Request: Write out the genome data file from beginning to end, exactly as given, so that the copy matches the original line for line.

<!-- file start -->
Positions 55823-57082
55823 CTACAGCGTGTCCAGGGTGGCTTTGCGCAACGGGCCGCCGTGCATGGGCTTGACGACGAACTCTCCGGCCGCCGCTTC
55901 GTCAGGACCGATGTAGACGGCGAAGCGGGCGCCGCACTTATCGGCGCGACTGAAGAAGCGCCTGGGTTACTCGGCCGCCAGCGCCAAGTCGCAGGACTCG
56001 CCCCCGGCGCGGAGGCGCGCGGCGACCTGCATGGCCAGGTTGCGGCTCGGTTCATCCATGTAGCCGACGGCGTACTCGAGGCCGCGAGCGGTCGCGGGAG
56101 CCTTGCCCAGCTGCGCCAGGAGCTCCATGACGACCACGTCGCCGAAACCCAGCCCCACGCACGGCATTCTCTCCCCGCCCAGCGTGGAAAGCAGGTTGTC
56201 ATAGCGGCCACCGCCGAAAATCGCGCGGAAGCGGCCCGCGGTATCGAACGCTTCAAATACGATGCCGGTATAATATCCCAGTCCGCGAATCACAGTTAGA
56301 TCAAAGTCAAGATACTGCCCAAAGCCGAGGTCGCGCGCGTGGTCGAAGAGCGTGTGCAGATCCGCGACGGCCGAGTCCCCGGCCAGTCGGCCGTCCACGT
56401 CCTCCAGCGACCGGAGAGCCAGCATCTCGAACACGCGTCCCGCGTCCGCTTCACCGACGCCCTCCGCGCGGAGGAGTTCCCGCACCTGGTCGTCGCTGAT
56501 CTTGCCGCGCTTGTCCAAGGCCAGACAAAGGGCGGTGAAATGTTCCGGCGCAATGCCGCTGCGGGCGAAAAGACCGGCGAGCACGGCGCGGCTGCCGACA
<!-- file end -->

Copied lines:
Positions 55823-57082
55823 CTACAGCGTGTCCAGGGTGGCTTTGCGCAACGGGCCGCCGTGCATGGGCTTGACGACGAACTCTCCGGCCGCCGCTTC
55901 GTCAGGACCGATGTAGACGGCGAAGCGGGCGCCGCACTTATCGGCGCGACTGAAGAAGCGCCTGGGTTACTCGGCCGCCAGCGCCAAGTCGCAGGACTCG
56001 CCCCCGGCGCGGAGGCGCGCGGCGACCTGCATGGCCAGGTTGCGGCTCGGTTCATCCATGTAGCCGACGGCGTACTCGAGGCCGCGAGCGGTCGCGGGAG
56101 CCTTGCCCAGCTGCGCCAGGAGCTCCATGACGACCACGTCGCCGAAACCCAGCCCCACGCACGGCATTCTCTCCCCGCCCAGCGTGGAAAGCAGGTTGTC
56201 ATAGCGGCCACCGCCGAAAATCGCGCGGAAGCGGCCCGCGGTATCGAACGCTTCAAATACGATGCCGGTATAATATCCCAGTCCGCGAATCACAGTTAGA
56301 TCAAAGTCAAGATACTGCCCAAAGCCGAGGTCGCGCGCGTGGTCGAAGAGCGTGTGCAGATCCGCGACGGCCGAGTCCCCGGCCAGTCGGCCGTCCACGT
56401 CCTCCAGCGACCGGAGAGCCAGCATCTCGAACACGCGTCCCGCGTCCGCTTCACCGACGCCCTCCGCGCGGAGGAGTTCCCGCACCTGGTCGTCGCTGAT
56501 CTTGCCGCGCTTGTCCAAGGCCAGACAAAGGGCGGTGAAATGTTCCGGCGCAATGCCGCTGCGGGCGAAAAGACCGGCGAGCACGGCGCGGCTGCCGACA